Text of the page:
Shivering, I closed the door and turned back into the large farmhouse kitchen. Half-empty wine glasses stood beside the congealing remains of our evening meal on the pine table. The bar stool Rupert had fallen from still lay on its side. I lifted it upright.
Letting out the breath I’d been holding in some distant corner of my lungs, I considered my options. Should I scream and shout? Or should I be calm and understanding?
As it turned out, it didn’t matter. Nathan walked through the kitchen and started up the stairs without a word. Thwarted, I followed him up to our room, where he began to undress with his back to me so I couldn’t catch his eye. As he pulled off his jeans, so recently dropped for other purposes, my patience snapped.
‘Nathan, this is ridiculous. We need to talk.’
I had always hated the way he called me that.
As if I were nothing more than an initial, a single letter.
‘For God’s sake, can’t you at least look at me?’
He made a slow and reluctant turn, but his gaze didn’t quite hit my eyes, landing instead on a spot somewhere near my left ear.
‘What?’ he asked sullenly.
‘How can you ask “what”? Don’t you think we need to talk about what happened?’
‘Not tonight, I don’t.’ He met my gaze, but that was more disconcerting than when he’d avoided it. I couldn’t read anything in his eyes. Remorse, love, misery. Nothing.
‘Why not?’ I persisted.
‘Because it’s late and I’m exhausted, that’s why.’
‘Yes, I bet
you are – you and Gloria both!’
‘Oh, for heaven’s sake, Emmy, stop being so bloody childish.’
‘Me, childish?’ I gaped at him. ‘How can you say that? I’m the one who wants to talk about this like grown-up people.
the one who’s being childish!’
He ran his hand through his hair in a gesture of impatience. ‘There’s nothing childish about recognising that twelve-thirty at night is not the optimum time for a serious discussion.’
‘Don’t you talk to me like you’re planning a sodding business meeting! I want to know what you’ve got to say for yourself!’
A hunted look came into his eyes, and I balked. He shouldn’t feel hunted, I thought. He should feel the need to explain, to apologise, preferably to grovel. That quiet, calm nature of his, so refreshingly un-macho when we first met, suddenly grated on my nerves.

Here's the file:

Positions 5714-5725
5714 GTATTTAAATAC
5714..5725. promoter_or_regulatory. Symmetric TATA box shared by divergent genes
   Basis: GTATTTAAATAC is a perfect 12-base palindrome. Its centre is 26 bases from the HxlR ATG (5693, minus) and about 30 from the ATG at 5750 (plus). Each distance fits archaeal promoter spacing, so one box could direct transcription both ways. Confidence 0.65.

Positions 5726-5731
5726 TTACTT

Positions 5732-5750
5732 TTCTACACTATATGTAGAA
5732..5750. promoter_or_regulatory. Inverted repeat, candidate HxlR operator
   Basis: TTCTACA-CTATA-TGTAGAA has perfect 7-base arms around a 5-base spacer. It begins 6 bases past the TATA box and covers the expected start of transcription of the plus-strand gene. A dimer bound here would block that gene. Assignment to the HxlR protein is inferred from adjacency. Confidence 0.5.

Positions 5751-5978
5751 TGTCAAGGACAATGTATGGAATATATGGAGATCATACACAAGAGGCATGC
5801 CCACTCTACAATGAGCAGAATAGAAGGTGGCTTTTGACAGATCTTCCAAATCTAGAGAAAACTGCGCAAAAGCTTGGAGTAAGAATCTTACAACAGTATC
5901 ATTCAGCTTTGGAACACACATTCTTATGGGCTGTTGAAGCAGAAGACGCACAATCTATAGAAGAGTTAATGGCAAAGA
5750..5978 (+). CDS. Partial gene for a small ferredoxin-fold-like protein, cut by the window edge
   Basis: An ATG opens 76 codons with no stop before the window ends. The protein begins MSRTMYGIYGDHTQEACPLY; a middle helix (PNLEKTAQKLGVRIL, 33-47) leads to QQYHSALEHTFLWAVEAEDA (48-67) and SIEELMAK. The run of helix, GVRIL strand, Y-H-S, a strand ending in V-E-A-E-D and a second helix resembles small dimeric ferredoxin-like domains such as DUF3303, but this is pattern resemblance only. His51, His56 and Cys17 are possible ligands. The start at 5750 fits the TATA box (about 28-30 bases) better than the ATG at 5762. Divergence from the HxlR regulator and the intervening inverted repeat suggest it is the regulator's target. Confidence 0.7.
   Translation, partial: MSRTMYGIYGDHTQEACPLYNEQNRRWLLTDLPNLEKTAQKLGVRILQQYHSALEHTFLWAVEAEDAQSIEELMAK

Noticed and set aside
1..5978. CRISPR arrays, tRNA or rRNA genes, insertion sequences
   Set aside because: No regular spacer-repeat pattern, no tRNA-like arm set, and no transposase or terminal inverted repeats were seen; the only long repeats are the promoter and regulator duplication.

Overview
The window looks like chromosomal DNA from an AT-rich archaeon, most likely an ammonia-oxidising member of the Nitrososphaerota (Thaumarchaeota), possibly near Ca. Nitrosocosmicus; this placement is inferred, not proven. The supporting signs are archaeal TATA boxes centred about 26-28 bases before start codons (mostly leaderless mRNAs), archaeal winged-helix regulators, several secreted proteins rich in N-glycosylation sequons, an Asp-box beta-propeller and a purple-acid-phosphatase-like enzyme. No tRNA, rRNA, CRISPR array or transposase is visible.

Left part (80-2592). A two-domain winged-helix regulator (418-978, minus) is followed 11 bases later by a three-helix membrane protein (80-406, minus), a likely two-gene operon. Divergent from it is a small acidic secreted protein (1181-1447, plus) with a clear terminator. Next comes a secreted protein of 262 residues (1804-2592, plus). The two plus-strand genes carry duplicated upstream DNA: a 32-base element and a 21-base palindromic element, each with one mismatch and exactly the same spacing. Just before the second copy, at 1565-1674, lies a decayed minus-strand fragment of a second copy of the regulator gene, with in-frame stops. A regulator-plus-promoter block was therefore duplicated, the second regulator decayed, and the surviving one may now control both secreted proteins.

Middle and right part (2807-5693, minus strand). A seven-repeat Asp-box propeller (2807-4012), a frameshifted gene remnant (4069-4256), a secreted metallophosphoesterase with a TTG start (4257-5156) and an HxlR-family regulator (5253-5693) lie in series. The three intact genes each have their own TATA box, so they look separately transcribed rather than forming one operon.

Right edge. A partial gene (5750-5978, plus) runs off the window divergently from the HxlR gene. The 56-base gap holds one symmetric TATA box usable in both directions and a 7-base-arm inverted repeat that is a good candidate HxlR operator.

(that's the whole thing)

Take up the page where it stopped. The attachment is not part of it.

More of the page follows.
‘Did you hear me, Nathan?’
He scowled. ‘You don’t have to use that tone of voice, Em. You’re not my mother.’
I blew out a ragged breath, enraged on several counts. His use of that damned single syllable again instead of my name. The implication that it would have been okay for his mother to interrogate him, but not okay for me to do so. The unbearable idea that I could be compared to that pompous, omnipresent, spiteful bag of a woman. The suggestion that I hadn’t turned out to be as much like his mother as he’d hoped.
your mother, thank heavens. But since we’ve shared the past five years of our life together, I think I’m entitled to ask why on earth you would have sex with that... that nymphomaniac? She must be at least ten years older than you!’
He bristled. ‘I doubt that. Besides, I don’t see what age has to do with anything. Rupert must be knocking on sixty, so that’s quite an age gap between them, for a start.’
‘Yes, and look how well
going for them,’ I retorted, at which Nathan at least had the decency to look sheepish. ‘Anyway, we’re not discussing the whys and wherefores of Rupert and Gloria’s marriage. We’re discussing the fact that you had sex with half of it.’
Nathan winced. ‘Look, I... I had too much to drink.’ He shrugged, as though that was a perfectly acceptable end to the matter.
I searched his face for traces of the funny, gentle, handsome-in-a-bland-kind-of-way man I lived with, but all I could see was a recalcitrant teenager in a thirty-three-year-old’s body, who must know he was in the wrong but couldn’t drum up the balls to admit it.
‘Not good enough.’ I shook my head so violently it hurt. ‘People don’t have sex with other people just because they’ve had one drink too many. You could have kept it zipped up if you’d wanted to.’
Nathan opened his mouth to reply, then closed it again. No doubt he realised he had no defence. Instead, he turned towards the bathroom. I was getting pretty tired of him turning his back on me.
‘Don’t walk away, Nathan,’ I warned. ‘We haven’t finished this conversation.’
He looked back over his shoulder. ‘You might not have finished, Emmy, but I have. For tonight, anyway. If you haven’t noticed, a conversation needs two people.’
With that, he headed into the bathroom and closed the door. Not one more word about his escapade, just the sound of running water and spitting toothpaste.